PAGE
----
We were not quite 30 minutes into our honeymoon when Susie suggested, with some urgency, that I pull the car over.
Fortunately, I honored and obeyed. Because she immediately opened the door to my brand-new MG, only the most important possession in my life, and proceeded to throw up.
Ah, I thought, suddenly atremble. So this is what marriage is like.
That was 25 years ago this month. My father used to kid about marriage. His theory was this: When a criminal draws a life sentence, he's eligible for parole after 20 years. Old Dad figured marriage should work the same way.
(My father had other fascinating theories. When my sister was 13 and wanted to go out with boys, he'd say, "Look at your mother. She's in her 30s and she still doesn't date.")
In any case, like Charles Manson, it looks like I'm not getting parole. There are the familiar reasons for staying together: love, respect, inertia. Oh, and community-property laws (like, what if she got half the Beatles albums?).
You probably know the grisly statistics: Fifty percent of marriages end in divorce. Why have we stayed together?
It sure isn't because we're compatible. I'm a slob. My sneakers have holes in them. My pants are frayed. My desk looks like a landfill. My wife, on the other hand, was Martha Stewart before there was a Martha Stewart. She likes her napkins cloth and her music classical (as opposed to classic rock).
When people see us walking down the street together, they naturally assume that I'm out on work release and she's been kidnapped.
So, what is it? Here are the keys to a successful marriage. Write them down.
For example, when Susie had the remote one recent evening, I let her stay on the same channel for, well, it had to be three minutes. That's how marriages work.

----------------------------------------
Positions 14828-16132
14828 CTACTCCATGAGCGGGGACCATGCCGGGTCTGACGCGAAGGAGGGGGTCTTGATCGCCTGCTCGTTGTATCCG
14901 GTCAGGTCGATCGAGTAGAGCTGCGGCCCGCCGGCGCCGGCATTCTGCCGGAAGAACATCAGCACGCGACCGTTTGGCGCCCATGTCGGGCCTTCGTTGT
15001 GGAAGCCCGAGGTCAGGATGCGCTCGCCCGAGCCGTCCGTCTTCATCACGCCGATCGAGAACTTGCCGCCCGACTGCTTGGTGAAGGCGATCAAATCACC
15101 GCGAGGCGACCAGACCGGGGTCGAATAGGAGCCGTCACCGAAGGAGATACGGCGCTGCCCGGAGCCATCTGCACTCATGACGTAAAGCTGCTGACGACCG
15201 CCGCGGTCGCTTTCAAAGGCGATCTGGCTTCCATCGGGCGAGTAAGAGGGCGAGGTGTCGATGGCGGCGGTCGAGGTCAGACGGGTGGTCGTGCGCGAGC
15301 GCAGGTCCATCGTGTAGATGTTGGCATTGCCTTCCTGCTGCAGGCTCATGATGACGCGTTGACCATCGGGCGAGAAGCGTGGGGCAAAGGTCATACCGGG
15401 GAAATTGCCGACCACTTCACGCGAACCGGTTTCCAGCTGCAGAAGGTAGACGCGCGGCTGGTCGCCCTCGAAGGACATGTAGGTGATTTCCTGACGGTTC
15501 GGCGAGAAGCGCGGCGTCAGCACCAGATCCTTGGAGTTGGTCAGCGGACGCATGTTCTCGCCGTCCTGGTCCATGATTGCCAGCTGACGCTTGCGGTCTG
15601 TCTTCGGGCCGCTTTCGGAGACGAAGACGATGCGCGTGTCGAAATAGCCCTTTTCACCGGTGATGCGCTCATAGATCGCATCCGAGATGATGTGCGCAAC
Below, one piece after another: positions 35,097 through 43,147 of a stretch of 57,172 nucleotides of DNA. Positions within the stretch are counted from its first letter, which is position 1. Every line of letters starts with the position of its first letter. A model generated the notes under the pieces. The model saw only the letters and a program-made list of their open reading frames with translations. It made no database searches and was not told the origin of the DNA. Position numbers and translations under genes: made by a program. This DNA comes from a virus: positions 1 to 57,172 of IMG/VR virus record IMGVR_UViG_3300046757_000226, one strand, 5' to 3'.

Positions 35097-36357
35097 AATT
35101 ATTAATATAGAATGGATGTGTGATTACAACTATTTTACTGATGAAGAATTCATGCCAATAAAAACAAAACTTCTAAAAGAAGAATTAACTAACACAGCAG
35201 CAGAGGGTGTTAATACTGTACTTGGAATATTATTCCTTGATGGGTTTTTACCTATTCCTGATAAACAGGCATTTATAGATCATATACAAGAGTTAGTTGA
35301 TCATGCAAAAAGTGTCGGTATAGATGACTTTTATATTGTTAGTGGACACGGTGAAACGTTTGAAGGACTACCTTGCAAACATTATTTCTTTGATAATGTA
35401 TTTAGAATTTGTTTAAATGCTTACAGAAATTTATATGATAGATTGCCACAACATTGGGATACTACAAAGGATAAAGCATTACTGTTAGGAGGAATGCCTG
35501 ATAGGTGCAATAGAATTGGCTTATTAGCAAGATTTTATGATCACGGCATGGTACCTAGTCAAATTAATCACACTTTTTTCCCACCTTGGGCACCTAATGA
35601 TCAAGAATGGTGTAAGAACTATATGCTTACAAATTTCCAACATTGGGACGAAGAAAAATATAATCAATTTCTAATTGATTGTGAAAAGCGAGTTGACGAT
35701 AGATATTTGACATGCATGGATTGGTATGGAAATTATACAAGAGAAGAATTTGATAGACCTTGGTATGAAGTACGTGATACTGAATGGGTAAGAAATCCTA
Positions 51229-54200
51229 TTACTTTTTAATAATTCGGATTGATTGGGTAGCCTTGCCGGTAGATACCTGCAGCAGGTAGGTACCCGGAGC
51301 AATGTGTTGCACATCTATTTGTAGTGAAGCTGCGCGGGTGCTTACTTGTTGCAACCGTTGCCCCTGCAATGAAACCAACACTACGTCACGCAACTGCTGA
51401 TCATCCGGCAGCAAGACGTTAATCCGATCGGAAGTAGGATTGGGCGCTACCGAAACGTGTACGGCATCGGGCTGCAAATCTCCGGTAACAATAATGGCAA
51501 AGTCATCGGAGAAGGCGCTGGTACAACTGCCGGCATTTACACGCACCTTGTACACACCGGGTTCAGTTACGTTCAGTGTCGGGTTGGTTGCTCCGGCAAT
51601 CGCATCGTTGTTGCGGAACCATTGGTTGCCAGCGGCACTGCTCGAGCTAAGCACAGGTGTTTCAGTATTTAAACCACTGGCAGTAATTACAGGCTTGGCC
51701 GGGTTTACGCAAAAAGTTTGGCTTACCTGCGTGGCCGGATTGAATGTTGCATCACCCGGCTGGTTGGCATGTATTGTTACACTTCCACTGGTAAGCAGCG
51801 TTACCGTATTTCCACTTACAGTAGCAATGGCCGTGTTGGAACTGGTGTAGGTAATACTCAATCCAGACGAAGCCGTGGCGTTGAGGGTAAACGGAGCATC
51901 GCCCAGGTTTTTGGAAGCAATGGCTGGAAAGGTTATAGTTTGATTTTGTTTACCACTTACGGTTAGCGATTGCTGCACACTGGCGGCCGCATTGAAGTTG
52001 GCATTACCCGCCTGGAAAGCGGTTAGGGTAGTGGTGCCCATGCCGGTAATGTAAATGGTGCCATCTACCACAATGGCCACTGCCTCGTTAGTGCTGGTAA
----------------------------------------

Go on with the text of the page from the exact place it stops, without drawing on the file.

In our case, though, I'm convinced the real reason for our staying together -- and the reason for Susie's stomach distress that day -- was our wedding.
When we reminisce about that day -- and we almost never do -- I always remind her that I wanted to elope. Susie didn't. That was our first compromise.
We were both only 21 years old, and even though neither of us was from West Virginia, we were determined to marry. Our parents were horrified, as you might guess. If you have a kid who's 21, you'll understand. I had a friend whose 21-year-old recently got married. He wore a Samurai outfit. The marriage lasted six months.
Being young wasn't the half of it. I was a long-haired hippie. My father-in-law was an engineer from Kansas. Our relationship was not much different from the one in "All in the Family." I played the Meathead role.
And still that wasn't the half of it.
There was the religion problem. I'm Jewish. Susie is what my grandmother would call a shiksa. To say that neither side of the family was happy about this difference is to say that Shaquille O'Neal is kind of tall.
We couldn't get married by a rabbi. That would stun her family. We couldn't get married in a church. It would kill mine.
We were stumped until, after many tears, we hit upon a solution. We would do what anyone would do. We would lie.
Susie was a social worker, prepared to save the world (come on, it was the '60s, or 1970 anyway, which was the same thing). And one of her social-worker colleagues was a former minister, Jim, who still had -- he claimed -- the right to marry people. We didn't check.
We held the wedding at Susie's house. She was beautiful. I had gotten a haircut. In the spirit of the times, we wrote our own ceremony -- no honoring and no obeying, except in emergencies, like with the car. It was mostly about love and peace and dialectical materialism. I told you, it was the '60s.
All that part was mostly true. The lying part came when we had to identify Jim. We told her family that the guy was a minister. We told my family he was a justice of the peace. And everything would have gone smoothly except an aunt who knew the truth spilled the beans. The rest of the night was like something out of "Pulp Fiction," only more grisly. I played the John Travolta role.
What I mean is, the next day, Susie was still throwing up. And yet, 25 years later, we're still together. It must be love.